The story of the Srebrenica massacre started before 1995. In the early 1990s Yugoslavia was no longer a nation. Each republic that announced their separation ended up in a war. Watching the war unfold on TV in Slovenia, and thereafter Croatia I couldn’t even imagine that the war would spread to Bosnia and Herzegovina.
I lived with my family—my father, mother, younger sister and brother—on the border with Serbia in the community of Skelani, Srebrenica municipality. Springtime of ’92 was different. Nothing was like it was before. My elementary school yard was filled with “Yugoslavian Army” soldiers. Like many Muslim students, I felt scared to go to school. No Serb children were attending school anymore. I didn’t even see my Serb friends on the streets and in the community anymore. By the end of April, the school closed. The school principal told us (the students) in the announcements that the school is closing temporarily so that the army could do their training in our school.
The air felt tight. The changes were happening so fast each day. It didn’t feel safe anymore. A group of men, my Muslim neighbors, were doing security patrols taking turn each night so that women and children would feel safe sleeping in their houses. My aunt, whose husband was killed in 1991 by the Serbs (this happened in Kravica, municipality of Bratunac, where they made a barricade and killed my uncle and one more Muslim man before the war even started in Bosnia), moved in with her 5 year old to our house “temporarily” for their safety until the situation settled. Everyone was panicking.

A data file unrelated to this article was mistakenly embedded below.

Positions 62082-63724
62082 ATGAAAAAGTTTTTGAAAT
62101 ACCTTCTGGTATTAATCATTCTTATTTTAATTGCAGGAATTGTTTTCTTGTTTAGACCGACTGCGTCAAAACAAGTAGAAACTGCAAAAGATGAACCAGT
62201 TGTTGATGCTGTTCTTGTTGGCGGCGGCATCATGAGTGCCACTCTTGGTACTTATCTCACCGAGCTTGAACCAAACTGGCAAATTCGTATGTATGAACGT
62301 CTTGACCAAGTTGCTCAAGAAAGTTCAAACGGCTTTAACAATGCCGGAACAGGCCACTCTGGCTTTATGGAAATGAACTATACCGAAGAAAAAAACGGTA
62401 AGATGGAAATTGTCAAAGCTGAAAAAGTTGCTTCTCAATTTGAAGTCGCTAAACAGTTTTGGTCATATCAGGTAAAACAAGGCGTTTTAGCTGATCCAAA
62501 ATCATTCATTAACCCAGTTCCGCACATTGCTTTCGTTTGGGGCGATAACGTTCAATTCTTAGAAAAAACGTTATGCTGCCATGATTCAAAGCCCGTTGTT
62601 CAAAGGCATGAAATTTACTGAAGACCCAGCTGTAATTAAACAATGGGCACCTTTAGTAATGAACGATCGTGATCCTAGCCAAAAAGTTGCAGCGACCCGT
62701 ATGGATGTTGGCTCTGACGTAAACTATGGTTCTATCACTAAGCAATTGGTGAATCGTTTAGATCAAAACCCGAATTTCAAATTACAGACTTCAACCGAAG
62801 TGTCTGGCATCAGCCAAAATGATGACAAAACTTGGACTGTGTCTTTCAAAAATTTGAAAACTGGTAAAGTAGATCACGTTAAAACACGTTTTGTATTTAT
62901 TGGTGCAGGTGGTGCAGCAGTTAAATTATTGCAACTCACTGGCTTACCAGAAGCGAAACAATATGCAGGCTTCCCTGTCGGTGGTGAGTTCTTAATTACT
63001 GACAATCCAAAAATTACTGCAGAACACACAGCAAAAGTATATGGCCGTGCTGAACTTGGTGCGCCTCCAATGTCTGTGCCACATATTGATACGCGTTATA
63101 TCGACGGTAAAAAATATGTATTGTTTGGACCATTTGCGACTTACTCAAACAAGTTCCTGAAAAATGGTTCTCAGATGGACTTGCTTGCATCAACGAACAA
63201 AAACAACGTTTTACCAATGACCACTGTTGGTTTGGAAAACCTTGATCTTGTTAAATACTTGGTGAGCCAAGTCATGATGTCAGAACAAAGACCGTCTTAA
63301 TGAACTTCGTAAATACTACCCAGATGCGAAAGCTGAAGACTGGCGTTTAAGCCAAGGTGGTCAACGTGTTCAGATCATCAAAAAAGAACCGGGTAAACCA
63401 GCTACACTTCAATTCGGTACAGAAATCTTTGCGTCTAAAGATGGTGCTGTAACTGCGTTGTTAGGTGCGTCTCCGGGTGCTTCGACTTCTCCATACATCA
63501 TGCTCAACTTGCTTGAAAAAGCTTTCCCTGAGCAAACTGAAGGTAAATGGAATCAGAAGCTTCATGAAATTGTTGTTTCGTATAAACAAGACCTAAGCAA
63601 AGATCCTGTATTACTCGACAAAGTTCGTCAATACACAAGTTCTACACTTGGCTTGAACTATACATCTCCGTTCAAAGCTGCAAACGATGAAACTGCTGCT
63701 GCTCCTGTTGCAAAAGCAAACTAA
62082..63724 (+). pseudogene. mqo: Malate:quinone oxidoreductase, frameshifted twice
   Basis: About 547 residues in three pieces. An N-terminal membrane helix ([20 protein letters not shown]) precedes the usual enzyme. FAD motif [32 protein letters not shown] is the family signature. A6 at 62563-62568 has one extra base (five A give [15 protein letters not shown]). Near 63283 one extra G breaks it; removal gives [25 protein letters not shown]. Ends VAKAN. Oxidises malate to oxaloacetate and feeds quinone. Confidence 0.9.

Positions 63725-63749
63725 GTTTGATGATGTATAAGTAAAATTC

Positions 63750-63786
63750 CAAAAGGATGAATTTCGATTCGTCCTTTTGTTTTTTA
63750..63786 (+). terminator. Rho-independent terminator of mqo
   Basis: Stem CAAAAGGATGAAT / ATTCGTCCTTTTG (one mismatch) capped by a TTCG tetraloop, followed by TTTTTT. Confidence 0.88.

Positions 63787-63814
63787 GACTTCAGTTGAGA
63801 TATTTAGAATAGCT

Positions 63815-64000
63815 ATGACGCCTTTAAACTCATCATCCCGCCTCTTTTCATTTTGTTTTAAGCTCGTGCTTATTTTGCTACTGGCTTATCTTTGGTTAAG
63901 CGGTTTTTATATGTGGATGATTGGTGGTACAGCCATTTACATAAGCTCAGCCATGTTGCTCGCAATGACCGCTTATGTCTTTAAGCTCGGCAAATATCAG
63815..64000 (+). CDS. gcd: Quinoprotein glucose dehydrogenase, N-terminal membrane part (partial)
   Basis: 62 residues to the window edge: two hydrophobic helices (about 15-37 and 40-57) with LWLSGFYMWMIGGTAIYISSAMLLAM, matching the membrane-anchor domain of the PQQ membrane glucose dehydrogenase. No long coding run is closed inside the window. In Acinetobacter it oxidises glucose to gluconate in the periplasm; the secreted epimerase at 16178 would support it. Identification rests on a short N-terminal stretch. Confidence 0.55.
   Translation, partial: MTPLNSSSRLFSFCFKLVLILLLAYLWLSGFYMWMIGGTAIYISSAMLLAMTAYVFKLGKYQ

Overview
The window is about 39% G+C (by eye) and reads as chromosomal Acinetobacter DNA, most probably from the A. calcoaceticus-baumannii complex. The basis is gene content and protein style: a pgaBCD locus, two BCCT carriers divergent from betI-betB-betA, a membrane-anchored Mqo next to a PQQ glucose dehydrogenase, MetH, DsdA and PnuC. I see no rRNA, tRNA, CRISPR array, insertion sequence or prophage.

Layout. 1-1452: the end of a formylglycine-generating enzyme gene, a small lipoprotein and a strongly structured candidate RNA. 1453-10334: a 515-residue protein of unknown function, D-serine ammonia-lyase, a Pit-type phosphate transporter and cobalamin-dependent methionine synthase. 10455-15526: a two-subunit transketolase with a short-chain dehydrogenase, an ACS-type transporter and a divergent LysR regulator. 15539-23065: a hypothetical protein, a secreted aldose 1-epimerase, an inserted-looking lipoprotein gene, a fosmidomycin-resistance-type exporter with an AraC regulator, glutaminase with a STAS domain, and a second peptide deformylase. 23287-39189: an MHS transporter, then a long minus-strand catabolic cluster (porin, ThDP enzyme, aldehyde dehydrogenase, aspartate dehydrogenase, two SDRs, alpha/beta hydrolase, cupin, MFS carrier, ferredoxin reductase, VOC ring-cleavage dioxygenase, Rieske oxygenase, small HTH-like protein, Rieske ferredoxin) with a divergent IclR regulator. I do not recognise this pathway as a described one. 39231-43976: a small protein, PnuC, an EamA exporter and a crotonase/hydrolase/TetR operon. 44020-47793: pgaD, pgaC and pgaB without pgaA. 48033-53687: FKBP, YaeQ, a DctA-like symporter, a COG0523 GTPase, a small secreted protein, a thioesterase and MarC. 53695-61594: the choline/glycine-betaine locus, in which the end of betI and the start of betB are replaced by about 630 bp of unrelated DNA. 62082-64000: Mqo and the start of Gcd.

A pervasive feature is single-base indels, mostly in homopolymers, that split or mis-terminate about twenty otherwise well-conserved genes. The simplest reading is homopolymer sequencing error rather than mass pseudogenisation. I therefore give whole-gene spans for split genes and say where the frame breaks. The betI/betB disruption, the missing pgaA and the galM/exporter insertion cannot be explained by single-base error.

My father left us in the morning on May 7th 1992 to go to work in Belgrade-Serbia, the capital city of Yugoslavia. We hugged and it was so hard to separate saying goodbye, not knowing what would happen and if everything would get back to normal. That evening we heard that the bridge in between our community of Skelani and Bajina Basta town in Serbia was closed. A message came to us that everyone trying to cross the bridge was being killed. We didn’t have working phone lines and never heard from my father if he made it to Belgrade.
Leaving Home as Tensions Rise